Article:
• Eric was really likeable. His character development, even though not significant, was still great to read about. He learnt to be more responsible and tried his best to mend broken relationships. At the same time, he worked hard and stayed funny and sarcastic.

Writing and Plot:
The writing in this book was enjoyable and easy to read. I can’t say that it was overly special as I felt as though descriptions were always quite simple and lacked any extra flair. In terms of plot, the book was continuously entertaining and action-packed. It had a fairly positive ending but there are still some loose ends waiting to be tied in the next book.

Overall, this book surprised me with it’s level of entertainment and addictiveness. The action was awesome and the book definitely questioned the usual: Light vs. Dark concept.

Rating: 3.5 / 5 stars


“One moment of true happiness was worth all the moments of pain.”

“Fate was a reality, but it wasn’t a beautiful or angelic thing. It was a heart-wrenching nightmare. And we’d fallen blindly into it. We had no escape. It was happening, and it was up to me to guarantee our survival of it.”

“I wasn’t sure what was worse: being oblivious or living within reality.”  

Check out the author’s blog:

The sequel, Seconds before Sunrise, will be coming out this March!

Book Review: Across the Universe

Across the Universe (#1 Across the Universe)
by Beth Revis

Genre(s): Young Adult, Science Fiction (Dystopian), Fiction
Publisher: Razorbill
Publication date: January 11th, 2011
Pages: 398 Pages
Source: Bought
Format: Hardcover

SYNOPSIS: Seventeen-year-old Amy joins her parents as frozen cargo aboard the vast spaceship Godspeed and expects to awaken on a new planet, three hundred years in the future. Never could she have known that her frozen slumber would come to an end fifty years too soon and that she would be thrust into the brave new world of a spaceship that lives by its own rules.

Amy quickly realizes that her awakening was no mere computer malfunction. Someone – one of the few thousand inhabitants of the spaceship – tried to kill her. And if Amy doesn’t do something soon, her parents will be next.

Now Amy must race to unlock Godspeed’s hidden secrets. But out of her list of murder suspects, there’s only one who matters: Elder, the future leader of the ship and the love she could never have seen coming.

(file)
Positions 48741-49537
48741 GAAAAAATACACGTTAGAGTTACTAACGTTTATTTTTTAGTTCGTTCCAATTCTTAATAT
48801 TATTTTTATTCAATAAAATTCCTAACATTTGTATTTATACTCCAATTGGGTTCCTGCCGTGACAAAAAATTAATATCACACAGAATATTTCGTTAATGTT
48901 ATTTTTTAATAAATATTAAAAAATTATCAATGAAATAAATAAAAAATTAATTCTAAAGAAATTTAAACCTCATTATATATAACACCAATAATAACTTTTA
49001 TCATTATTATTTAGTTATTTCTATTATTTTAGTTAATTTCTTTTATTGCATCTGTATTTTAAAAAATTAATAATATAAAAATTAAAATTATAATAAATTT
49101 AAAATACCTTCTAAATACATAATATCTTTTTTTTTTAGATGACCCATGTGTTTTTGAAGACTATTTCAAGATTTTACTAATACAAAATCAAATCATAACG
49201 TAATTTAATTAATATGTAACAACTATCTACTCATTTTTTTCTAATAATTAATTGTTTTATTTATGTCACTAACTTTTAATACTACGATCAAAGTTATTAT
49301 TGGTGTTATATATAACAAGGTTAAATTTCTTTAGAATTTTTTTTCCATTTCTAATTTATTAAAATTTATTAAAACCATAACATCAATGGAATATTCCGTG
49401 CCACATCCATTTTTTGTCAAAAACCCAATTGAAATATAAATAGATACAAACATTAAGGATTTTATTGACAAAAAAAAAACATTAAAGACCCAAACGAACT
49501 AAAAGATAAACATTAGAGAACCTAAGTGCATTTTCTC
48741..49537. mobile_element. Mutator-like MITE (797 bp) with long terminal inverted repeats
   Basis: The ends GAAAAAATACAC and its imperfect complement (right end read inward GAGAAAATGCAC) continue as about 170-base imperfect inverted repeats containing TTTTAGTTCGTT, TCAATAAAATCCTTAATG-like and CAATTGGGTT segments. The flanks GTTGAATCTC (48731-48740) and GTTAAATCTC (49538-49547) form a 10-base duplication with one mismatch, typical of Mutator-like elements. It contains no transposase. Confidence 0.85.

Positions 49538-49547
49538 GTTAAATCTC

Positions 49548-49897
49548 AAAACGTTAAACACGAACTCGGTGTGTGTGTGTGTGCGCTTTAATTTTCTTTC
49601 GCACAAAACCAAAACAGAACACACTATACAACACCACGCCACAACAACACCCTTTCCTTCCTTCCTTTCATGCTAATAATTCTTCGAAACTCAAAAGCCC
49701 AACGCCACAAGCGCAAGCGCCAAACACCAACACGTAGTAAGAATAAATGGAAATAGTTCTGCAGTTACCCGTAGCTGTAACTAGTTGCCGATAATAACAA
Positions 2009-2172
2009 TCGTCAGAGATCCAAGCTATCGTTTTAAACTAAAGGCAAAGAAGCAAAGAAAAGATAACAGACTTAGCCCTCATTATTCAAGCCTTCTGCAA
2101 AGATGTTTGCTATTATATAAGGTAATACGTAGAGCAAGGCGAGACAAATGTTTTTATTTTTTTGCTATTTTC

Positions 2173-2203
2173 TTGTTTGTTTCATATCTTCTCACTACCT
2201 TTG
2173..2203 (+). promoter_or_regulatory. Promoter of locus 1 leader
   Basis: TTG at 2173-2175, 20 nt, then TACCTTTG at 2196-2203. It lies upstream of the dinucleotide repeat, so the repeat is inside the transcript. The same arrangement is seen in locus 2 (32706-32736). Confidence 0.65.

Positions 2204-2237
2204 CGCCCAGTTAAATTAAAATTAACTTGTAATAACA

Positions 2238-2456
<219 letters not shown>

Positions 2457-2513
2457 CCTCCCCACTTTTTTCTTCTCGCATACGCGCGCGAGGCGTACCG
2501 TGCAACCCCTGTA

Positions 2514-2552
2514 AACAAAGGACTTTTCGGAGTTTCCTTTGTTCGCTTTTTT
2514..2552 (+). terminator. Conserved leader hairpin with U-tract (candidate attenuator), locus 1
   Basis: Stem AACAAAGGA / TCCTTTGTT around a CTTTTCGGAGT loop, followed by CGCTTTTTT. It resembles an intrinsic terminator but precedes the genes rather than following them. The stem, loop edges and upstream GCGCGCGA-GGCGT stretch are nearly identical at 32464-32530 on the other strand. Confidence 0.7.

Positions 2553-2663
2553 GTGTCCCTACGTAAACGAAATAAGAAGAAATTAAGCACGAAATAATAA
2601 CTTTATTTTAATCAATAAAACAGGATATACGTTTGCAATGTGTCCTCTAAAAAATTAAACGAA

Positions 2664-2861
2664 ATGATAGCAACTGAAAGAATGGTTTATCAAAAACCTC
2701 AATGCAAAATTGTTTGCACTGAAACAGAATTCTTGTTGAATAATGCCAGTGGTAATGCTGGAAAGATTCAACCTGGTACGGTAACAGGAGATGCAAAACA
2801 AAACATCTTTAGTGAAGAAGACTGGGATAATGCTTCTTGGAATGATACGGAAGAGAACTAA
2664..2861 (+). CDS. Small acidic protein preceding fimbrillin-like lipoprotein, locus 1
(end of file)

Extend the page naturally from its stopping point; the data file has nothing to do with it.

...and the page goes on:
Even though this book is based upon a spaceship, Godspeed is virtually its own world. Across the Universe follows many typical Dystopian book conventions. There is an attempt at a perfect, controlled “society” within Godspeed and as soon as Amy, a human from Sol-Earth, meets Elder, rebellion sparks. Obviously.

The book virtually follows Elder’s journey training for Eldest position, and Amy and Elder searching for the person that is unplugging the frozen people from Sol-Earth. The plot was very well paced and there were various events to keep the plot flowing nicely. There were many intense scenes like the scene with Amy running through the park during the Season and the scenes that built up to the climax.

The characters were where the story fell through for me. I never felt like I got a good understanding of the characters, especially Elder and Doc. The way they acted towards other characters was not very consistent and I was never able to get a clear idea of their personality. However, I did find the characters to be generally likeable (except Eldest obviously) and I also really liked Amy’s character. She was very relatable and made a good protagonist. However, I don’t see her being a particularly memorable heroine as of now as there is nothing overly special about her.

The Climax: Disappointingly, I was not surprised too much by the discovery of the person who was opening the cyro boxes. Near the beginning of the book, after Amy and Elder had already met, there was an encounter between two characters that gave me a suspicion that that character was definitely the culprit. However, I do believe that there was a great build-up towards the climax and the story drew itself together quite well at the end. The action for this story has wrapped itself up and the characters are fairly safe for now. However, there are still a few plot-lines that have not been drawn together and this helps give that extra push to read the second book.

Rating: 3.5 out of 5 stars


“I realize the simple truth is that power isn’t control at all–power is strength, and giving that strength to others. A leader isn’t someone who forces others to make him stronger; a leader is someone willing to give his strength to others so that they may have the strength to stand on their own.” 

“A leader doesn’t make pawns – he makes people.” 

“And I look at Harley, and the billions of stars are in his eyes, and he’s drinking them up, pouring them into his soul.”